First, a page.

A 20-year-old male patient was diagnosed as AML M5a with hypodiploidy and treated with induction chemotherapy and three cycles of high-dose cytosine arabinoside. He was asymptomatic, in complete remission, and on follow-up for 6 years when presented with a headache for 5 months. The headache was insidious in onset, bifrontal and was associated with vomiting. He also had two episodes of seizures. He did not have any visual symptoms, facial asymmetry, nasal regurgitation, or gait disturbance. On examination, the patient was conscious, higher motor functions were normal, pupils were equal and reactive, and cranial nerves and fundi were normal. A magnetic resonance imaging showed an extra-axial altered intensity lesion measuring 42 mm × 37 mm in the parasagittal parietal region. The lesion was seen infiltrating anterosuperiorly along the interhemispheric dura into anterior falx and posterosuperior aspect of the superior sagittal sinus. The lesion was isointense on T1 and T2 showing diffusion restriction and enhances homogenously on contrast administration. Flair hyperintense was noted in the posterior parietal and superior frontal lobes along the lesion suggestive of edema. The picture was suggestive of leukemic infiltration causing pachymeningitis [Figure 1a-d].

(a) Postcontrast T1-weighted magnetic resonance imaging brain showing homogenous enhancement. (b) Postcontrast T1-weighted magnetic resonance imaging brain coronal view. (c) T2-weighted magnetic resonance imaging showing isointense lesion with diffusion restriction and homogenous enhancement on contrast. (d) Magnetic resonance imaging showing flair hyperintensities suggestive of edema
Figure 1
(a) Postcontrast T1-weighted magnetic resonance imaging brain showing homogenous enhancement. (b) Postcontrast T1-weighted magnetic resonance imaging brain coronal view. (c) T2-weighted magnetic resonance imaging showing isointense lesion with diffusion restriction and homogenous enhancement on contrast. (d) Magnetic resonance imaging showing flair hyperintensities suggestive of edema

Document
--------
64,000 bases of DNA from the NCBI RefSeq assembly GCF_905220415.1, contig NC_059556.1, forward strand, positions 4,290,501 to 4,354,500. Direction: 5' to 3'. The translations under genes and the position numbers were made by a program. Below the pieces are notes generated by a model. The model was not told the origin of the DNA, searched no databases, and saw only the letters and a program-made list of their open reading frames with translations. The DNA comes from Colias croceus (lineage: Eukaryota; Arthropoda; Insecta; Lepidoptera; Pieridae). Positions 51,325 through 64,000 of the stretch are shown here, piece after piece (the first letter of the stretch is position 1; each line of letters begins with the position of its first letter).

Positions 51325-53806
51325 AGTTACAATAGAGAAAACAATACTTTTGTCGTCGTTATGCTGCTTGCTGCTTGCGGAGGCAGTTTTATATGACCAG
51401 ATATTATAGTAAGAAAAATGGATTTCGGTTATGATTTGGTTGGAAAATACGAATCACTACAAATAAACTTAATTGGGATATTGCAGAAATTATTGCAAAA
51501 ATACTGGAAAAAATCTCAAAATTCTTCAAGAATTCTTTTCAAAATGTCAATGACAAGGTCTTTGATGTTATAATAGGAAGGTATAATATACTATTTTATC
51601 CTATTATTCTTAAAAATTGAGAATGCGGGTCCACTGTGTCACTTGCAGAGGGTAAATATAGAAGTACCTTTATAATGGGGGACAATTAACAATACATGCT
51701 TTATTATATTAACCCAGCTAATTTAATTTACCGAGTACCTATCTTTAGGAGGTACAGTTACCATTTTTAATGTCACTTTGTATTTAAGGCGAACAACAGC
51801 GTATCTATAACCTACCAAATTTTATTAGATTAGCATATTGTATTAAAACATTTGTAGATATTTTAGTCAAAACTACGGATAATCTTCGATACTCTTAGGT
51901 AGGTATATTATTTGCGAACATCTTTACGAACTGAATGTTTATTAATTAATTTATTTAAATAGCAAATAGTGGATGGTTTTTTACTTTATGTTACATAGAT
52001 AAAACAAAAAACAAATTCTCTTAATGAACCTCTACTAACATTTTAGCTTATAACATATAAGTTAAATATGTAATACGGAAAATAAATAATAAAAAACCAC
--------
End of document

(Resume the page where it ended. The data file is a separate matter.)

The patient underwent the right pericoronal parasagittal craniotomy and biopsy. The histopathological examination showed tissue infiltrated by atypical medium-sized cells with moderate cytoplasm and indented irregular nuclei. On immunohistochemistry (IHC), the abnormal cells were positive for CD68, CD34, CD117, CD11c, and myeloperoxidase (MPO) [Figure 2a and b]. The cells were negative for CD20, CD5, and CD3. A diagnosis of intracranial MS was made. His blood counts, bone marrow, and cerebrospinal fluid studies were normal. He received salvage chemotherapy with fludarabine and cytosine arabinoside (FLAG) for 3 cycles along with triple intrathecal chemotherapy followed by cranial irradiation (24Gy). Currently he is in complete remission and on follow up.

(a) Tissue infiltrated by abnormal cell (H and E, ×100). (b) Tumor cells positive for myeloperoxidase (IHC, ×100)
Figure 2